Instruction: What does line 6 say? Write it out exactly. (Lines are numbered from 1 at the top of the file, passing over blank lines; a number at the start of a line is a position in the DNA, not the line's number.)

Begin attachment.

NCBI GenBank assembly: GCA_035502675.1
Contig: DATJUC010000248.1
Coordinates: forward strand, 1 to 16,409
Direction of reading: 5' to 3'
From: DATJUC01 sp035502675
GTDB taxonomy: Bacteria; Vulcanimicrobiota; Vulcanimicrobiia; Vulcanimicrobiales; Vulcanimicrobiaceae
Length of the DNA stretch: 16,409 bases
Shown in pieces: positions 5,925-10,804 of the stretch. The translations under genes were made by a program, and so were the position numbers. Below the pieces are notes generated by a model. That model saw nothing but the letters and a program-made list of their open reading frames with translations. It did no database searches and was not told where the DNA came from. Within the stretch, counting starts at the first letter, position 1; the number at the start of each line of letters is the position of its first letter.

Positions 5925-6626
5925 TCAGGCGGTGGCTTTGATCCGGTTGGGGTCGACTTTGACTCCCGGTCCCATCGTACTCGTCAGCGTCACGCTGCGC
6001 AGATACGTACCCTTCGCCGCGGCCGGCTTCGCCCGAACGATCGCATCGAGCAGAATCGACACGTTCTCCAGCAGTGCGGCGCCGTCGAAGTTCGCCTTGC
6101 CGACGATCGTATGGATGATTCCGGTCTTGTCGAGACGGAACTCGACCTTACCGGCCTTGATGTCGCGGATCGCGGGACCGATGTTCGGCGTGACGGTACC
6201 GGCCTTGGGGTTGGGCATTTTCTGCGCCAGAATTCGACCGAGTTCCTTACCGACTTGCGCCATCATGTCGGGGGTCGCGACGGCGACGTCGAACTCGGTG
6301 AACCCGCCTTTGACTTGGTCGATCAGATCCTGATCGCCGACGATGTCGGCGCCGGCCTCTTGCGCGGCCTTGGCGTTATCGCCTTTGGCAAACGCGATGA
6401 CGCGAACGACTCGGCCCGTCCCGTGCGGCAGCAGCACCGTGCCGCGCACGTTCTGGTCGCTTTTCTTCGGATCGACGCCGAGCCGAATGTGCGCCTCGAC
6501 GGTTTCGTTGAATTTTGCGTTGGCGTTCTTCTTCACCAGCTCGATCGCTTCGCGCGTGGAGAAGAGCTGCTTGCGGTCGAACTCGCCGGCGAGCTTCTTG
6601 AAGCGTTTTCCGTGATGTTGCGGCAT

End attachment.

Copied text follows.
GTDB taxonomy: Bacteria; Vulcanimicrobiota; Vulcanimicrobiia; Vulcanimicrobiales; Vulcanimicrobiaceae